The 81st Annual Meeting of the American Association of Physical Anthropologists (2012)


Size and shape in the primate forelimb

MARISA E. MACIAS1, CHRISTINE E. WALL1 and STEVEN E. CHURCHILL1,2.

1Evolutionary Anthropology, Duke University, 2Institute for Human Origins, University of the Witwatersrand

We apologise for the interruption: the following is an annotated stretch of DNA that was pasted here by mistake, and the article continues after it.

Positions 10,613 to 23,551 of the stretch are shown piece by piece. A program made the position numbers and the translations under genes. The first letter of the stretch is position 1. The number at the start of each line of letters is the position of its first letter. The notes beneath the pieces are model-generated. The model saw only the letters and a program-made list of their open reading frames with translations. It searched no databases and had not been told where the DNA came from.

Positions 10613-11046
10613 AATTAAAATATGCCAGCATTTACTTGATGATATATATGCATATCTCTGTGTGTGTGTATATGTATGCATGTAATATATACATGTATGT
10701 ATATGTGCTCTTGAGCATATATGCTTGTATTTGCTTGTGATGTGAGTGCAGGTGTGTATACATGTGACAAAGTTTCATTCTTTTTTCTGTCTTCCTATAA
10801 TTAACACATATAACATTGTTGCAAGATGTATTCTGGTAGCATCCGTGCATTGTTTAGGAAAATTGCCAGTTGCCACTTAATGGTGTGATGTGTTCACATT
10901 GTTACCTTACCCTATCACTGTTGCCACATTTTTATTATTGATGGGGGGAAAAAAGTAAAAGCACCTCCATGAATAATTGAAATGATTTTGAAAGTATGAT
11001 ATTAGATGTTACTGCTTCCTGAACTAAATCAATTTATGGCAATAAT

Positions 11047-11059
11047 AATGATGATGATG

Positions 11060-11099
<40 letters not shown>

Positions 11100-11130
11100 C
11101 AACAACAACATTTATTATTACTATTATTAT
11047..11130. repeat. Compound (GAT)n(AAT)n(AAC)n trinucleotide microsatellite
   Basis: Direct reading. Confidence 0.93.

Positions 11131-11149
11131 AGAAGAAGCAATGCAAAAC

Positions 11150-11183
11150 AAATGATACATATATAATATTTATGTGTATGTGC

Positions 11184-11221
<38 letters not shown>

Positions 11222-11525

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The forelimb is well-represented in the primate fossil record. Many forelimb features are understood to be functionally integral to locomotion. The forelimb must also balance manipulative ability with locomotion, and has likely experienced complex selection pressures. However, morphology cannot be considered independent of phylogeny or body mass. Previous research supports the macroevolutionary hypothesis that body size may be more evolutionarily labile than aspects of shape. One explanation for this is that natural selection more frequently targets body size than morphology; an alternate hypothesis states that shape traits are under stabilizing selection while body size is under directional selection. Macroevolutionary size-shape contrasts in Mammalia have largely been restricted to dental traits, perhaps due to the perception that these are less subject to homoplasy than postcranial traits. However, analyses of the primate skeleton found no significant differences in levels of homoplasy among cranial, postcranial, and dental traits. This study addresses the body size hypothesis using size-shape contrasts of the primate forelimb, including 38 shape variables from the humerus, ulna, and radius of 40 extant primate genera. Pairwise cosine similarity was calculated for species means. A matrix of the cosine similarities, along with a pairwise body size distance matrix, was correlated with a matrix of pairwise divergence dates. Results indicate that while size and shape have significantly different relationships with divergence time, body size differences have a stronger relationship with divergence time.

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